Trinity demolishes old fellowship hall to expand reach in community

By Patricia Schott

At Trinity United Methodist Church in North Myrtle Beach, they are a living example of their mission statement, “Life in the Son.” Together with Pastor Gene Aiken and a growing congregation, Trinity finally decided it was time to demolish the “old,” a very worn fellowship hall.

With plans approved, they will break ground this June for their bigger, better and much needed Trinity Hall.

Building plans reveal that Trinity Hall will have a kitchen, several classrooms, storage areas, two handicap accessible bathrooms and a large gathering space that will easily seat 250 people. Although this sounds like a lot of space, with the ever-increasing global problem of diminishing church attendance and Trinity itself being located in a vacation destination, it cannot come too soon or too big!

The classrooms will host numerous day/evening Bible studies, various Trinity groups like the bridge club or the Trinity Crafters, and its Wellness Ministry, which provides local support through organized AA meetings, Weight Watchers meetings, blood pressure screenings and Gamblers Anonymous.

The event space that seats up to 250 people will become home to Trinity’s ever-growing contemporary worship service as well as providing better support to various missions like Master’s Meal and the Armed Services Assistance Program (ASAP).

The hall will provide a better opportunity for the church to gather and grow together through the many programs it already has in place to serve their neighbors.

The two year-round missions mentioned above will benefit, as Master’s Meal and ASAP both require more space as the community continually looks to them for more assistance.

Last year, the surgeon general announced there is a growing epidemic of loneliness and isolation in our nation that needs to be addressed. Trinity UMC has been and continues to do just that. Their Master’s Meal hosts a free community meal every Wednesday at noon for anyone needing a hot meal or just some companionship. Trinity believes that taking the time to sit down weekly with members of their community is a good foundation upon which to build a relationship and continue to foster a sense of togetherness.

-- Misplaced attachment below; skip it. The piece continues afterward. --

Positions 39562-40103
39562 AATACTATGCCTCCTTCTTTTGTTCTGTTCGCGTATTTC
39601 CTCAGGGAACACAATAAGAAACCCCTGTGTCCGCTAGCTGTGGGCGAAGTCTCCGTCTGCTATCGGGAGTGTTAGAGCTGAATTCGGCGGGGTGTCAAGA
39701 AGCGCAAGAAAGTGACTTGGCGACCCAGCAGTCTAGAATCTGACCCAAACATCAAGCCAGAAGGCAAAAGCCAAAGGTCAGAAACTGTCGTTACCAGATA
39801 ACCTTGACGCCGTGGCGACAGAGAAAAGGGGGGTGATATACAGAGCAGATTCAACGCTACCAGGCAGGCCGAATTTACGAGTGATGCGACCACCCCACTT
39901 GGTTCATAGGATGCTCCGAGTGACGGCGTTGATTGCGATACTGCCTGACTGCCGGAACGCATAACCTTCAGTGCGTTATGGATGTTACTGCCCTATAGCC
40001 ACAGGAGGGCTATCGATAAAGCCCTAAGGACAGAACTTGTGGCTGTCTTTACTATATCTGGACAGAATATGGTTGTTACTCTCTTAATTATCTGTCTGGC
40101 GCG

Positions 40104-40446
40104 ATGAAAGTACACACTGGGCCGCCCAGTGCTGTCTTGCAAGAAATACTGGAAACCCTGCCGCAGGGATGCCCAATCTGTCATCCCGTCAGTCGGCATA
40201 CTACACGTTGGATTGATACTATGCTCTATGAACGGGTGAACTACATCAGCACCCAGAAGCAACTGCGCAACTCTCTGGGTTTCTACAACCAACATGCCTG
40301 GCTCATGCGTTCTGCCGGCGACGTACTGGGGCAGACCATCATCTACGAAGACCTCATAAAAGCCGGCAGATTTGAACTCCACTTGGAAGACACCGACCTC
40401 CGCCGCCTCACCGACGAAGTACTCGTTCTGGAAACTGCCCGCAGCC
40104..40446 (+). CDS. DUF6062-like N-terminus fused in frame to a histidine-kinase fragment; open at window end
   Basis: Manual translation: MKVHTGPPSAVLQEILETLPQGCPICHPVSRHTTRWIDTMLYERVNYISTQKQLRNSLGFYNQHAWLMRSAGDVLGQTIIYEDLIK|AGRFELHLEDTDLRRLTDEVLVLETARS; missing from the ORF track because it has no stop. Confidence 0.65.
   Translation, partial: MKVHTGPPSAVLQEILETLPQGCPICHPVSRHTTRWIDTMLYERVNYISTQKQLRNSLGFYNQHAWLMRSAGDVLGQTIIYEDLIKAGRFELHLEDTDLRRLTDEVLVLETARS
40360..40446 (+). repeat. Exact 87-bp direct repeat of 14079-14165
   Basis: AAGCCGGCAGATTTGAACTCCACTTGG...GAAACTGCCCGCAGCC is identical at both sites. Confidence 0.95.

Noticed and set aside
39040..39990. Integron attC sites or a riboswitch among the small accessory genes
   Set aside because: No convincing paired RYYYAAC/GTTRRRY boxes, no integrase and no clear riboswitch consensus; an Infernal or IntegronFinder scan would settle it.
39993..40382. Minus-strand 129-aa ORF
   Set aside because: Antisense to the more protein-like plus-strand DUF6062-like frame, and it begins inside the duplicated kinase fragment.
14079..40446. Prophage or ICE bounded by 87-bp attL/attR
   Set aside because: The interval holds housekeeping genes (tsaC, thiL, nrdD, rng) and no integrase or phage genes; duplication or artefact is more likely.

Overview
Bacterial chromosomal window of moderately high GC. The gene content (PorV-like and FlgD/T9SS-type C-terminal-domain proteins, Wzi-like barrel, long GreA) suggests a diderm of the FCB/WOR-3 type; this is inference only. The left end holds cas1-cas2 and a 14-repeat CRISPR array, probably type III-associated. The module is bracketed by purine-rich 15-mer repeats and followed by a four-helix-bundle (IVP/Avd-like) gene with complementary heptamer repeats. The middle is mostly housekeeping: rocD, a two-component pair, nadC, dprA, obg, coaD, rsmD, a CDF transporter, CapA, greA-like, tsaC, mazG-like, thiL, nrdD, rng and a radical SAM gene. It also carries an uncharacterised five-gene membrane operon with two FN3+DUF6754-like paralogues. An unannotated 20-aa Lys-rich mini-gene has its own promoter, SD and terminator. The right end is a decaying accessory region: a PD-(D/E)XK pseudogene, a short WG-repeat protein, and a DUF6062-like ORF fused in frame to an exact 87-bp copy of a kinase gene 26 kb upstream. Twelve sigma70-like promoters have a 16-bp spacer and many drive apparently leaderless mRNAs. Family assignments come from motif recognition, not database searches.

ASAP is another community-wide mission providing aid to veterans and their families. On the last Saturday of each month, more than 50 pre-registered veterans are provided with a large box of food, can shop through tables of free clothing and household items and are provided with devotional information.

What is most important, like Master’s Meal, ASAP volunteers build a relationship with those in need and help fill a void of loneliness and isolation.

One can sense the excitement of what is to come and what Trinity Hall will provide for others. It is Trinity’s goal to live their mission statement—to watch people walk through the front door, see them not only grow in faith and help others grow in faith, but to stay for the long run and be connected within the church. Nothing would make them happier than to see Trinity Hall, with bigger and better accommodations, bustling with numerous mission activities, various church groups, community organizations and the much-needed community wellness programs.

The positivity and growth of “Living Life in the Son” has become infectious since the demolition of the old fellowship hall. Congregational members and community members alike are on board in anticipation of what the new Trinity Hall will bring. As in Acts 2:42 (NIV), “They devoted themselves to the apostles’ teaching and to fellowship, to the breaking of the bread and to prayer.”

Thanks be to God that Trinity Hall will be a gathering place for those looking for faith and those looking to continually grow their faith through food, fun and fellowship.

Schott is Trinity UMC historian.

Get Periodic Updates from the Advocate We never sell or share your information. You can unsubscribe from receiving our emails at any time.